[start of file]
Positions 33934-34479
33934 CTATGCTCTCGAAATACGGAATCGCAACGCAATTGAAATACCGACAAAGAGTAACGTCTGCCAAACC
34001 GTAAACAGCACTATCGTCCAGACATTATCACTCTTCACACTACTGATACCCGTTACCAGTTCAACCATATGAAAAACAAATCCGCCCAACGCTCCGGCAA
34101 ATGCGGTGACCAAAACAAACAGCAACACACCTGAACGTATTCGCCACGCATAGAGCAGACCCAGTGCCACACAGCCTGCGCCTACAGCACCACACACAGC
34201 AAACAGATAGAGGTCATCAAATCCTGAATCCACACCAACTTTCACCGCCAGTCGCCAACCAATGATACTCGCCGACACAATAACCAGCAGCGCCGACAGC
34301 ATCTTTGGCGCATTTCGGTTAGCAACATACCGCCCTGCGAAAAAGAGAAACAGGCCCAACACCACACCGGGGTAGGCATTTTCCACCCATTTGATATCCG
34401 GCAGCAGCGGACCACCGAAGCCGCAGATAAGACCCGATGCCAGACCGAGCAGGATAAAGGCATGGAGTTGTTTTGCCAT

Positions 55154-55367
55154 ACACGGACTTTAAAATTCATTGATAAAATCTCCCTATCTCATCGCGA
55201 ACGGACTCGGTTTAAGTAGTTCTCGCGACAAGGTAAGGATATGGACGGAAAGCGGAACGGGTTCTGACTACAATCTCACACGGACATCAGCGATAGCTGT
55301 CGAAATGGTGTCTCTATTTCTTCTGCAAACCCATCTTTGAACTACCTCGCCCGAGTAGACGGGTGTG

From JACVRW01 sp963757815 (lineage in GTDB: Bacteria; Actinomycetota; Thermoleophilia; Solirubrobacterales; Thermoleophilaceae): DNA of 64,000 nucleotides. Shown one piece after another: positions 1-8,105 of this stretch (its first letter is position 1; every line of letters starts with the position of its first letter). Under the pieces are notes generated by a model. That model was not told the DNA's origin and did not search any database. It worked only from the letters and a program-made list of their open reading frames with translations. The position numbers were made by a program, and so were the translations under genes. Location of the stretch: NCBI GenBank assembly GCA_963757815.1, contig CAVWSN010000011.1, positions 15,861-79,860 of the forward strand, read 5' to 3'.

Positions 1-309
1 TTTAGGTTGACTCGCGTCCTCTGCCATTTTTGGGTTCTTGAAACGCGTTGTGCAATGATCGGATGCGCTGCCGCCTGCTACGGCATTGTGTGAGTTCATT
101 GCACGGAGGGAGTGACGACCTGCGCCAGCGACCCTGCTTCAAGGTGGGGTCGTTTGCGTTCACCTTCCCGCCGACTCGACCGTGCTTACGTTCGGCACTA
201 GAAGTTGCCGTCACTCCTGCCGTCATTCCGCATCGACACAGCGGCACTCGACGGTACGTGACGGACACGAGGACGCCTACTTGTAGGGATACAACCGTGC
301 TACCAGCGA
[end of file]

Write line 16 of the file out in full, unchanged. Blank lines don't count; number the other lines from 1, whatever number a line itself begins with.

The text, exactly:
201 GAAGTTGCCGTCACTCCTGCCGTCATTCCGCATCGACACAGCGGCACTCGACGGTACGTGACGGACACGAGGACGCCTACTTGTAGGGATACAACCGTGC